By Geoff Colvin and Ryan Derousseau
May 2, 2016

The utterly dominant storyline across the media this morning is that Donald Trump is now inevitable as Ted Cruz weakens and grows desperate. These storylines are important because they become self-reinforcing in media coverage, influencing voters and donors. Only actual news, such as voting results, can change their direction, so tomorrow’s Indiana primary is doubly important because it will either disrupt the story line or pretty well engrave it in stone.

If Trump loses in an upset, he’ll point out that he still has room to attract a clear majority of delegates, which is true. But a loss would revive delegate-counting, rule-parsing speculation about a brokered convention, and politicos will re-read Friday’s column by the WSJ’s Kimberley A. Strassel arguing that the nomination is not a done deal even if Trump shows up with 1,237 pledged delegates. If Trump wins, as expected, Cruz will point out that Trump has still not crossed the finish line, which is true. But the current narrative of inevitability will become almost impossible to divert.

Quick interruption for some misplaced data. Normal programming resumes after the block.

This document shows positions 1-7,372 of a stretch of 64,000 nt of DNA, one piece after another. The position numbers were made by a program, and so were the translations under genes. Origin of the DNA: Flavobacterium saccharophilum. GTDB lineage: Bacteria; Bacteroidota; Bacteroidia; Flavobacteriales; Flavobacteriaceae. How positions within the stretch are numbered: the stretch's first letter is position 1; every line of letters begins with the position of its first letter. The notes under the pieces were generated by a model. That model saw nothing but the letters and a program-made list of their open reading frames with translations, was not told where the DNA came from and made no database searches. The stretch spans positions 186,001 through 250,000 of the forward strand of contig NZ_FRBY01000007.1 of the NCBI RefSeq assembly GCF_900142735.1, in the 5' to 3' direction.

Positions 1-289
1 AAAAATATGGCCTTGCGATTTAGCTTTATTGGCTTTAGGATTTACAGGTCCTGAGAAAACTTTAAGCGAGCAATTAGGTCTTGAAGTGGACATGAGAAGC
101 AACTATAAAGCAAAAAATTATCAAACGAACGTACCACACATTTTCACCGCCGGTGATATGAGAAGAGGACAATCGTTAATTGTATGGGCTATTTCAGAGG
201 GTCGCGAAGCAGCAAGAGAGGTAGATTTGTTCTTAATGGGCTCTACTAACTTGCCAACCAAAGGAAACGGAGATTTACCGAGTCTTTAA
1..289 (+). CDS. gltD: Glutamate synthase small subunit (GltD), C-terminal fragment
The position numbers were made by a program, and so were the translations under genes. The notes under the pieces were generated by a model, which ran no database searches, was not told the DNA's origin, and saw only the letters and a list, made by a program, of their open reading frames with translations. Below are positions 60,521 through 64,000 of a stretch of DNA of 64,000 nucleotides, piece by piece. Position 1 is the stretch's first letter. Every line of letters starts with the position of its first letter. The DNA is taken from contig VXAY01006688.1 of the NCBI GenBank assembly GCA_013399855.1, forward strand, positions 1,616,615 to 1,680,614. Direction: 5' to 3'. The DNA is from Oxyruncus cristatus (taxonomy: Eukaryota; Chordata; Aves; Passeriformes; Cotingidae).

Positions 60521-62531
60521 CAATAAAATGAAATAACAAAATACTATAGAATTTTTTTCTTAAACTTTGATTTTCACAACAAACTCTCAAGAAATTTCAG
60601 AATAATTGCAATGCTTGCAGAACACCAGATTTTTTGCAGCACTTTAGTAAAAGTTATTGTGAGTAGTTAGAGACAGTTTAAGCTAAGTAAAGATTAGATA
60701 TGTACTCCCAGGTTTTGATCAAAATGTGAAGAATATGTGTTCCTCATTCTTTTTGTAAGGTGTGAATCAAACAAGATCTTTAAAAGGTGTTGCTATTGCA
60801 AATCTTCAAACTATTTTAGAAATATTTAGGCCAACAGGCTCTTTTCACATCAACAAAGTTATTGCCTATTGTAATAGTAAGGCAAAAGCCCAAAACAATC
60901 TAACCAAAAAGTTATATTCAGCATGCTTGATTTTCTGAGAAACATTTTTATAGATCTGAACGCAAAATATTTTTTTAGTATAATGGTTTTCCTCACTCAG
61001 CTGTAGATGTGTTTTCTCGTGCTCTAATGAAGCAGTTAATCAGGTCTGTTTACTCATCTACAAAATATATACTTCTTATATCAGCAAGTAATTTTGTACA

I’m assuming the narrative is right, and we know who the nominees will be. On that basis, polling results released Friday by Gallup become highly illuminating. The bottom line is that they’re encouraging news for Hillary Clinton.

Gallup asked 7,500 Americans to rate each of the four remaining candidates on 12 traits. What’s surprising is the extreme differences in how the candidates are viewed. Trump achieved the highest rating of any candidate on any trait – 84% think he’s “competitive” – and also the lowest rating of any candidate on any trait – only 19% think he “cares about individuals.” Bernie Sanders wallops the field on the caring measure; Clinton and Cruz do only slightly better than Trump. And only Sanders strikes many Americans as even slightly “inspiring” or “visionary;” his modest ratings around 50% beat the others by 20 to 25 points.

Those numbers are interesting but possibly not very important. As we noted a couple of weeks ago, research by Princeton neuroscientist Alexander Todorov shows that voter judgments of competence – formed in less than a second by looking at a candidate’s face – predict voting behavior with remarkable accuracy. Gallup didn’t ask about competence specifically, but a cluster of four traits forms a good proxy for it. Here’s how Clinton and Trump compare:

Trait Clinton Trump

Prepared 51% 27%

Consistent 28% 26%

Analytical 43% 29%

Focused 55% 44%

Clinton is rightly criticized as a dreary, inauthentic campaigner. But if Todorov’s research is right, those failings may not be much of a disadvantage. The research would also suggest that quite a few Republicans at least think Trump is more competent than Cruz or Kasich. Until the convention, that’s what counts.

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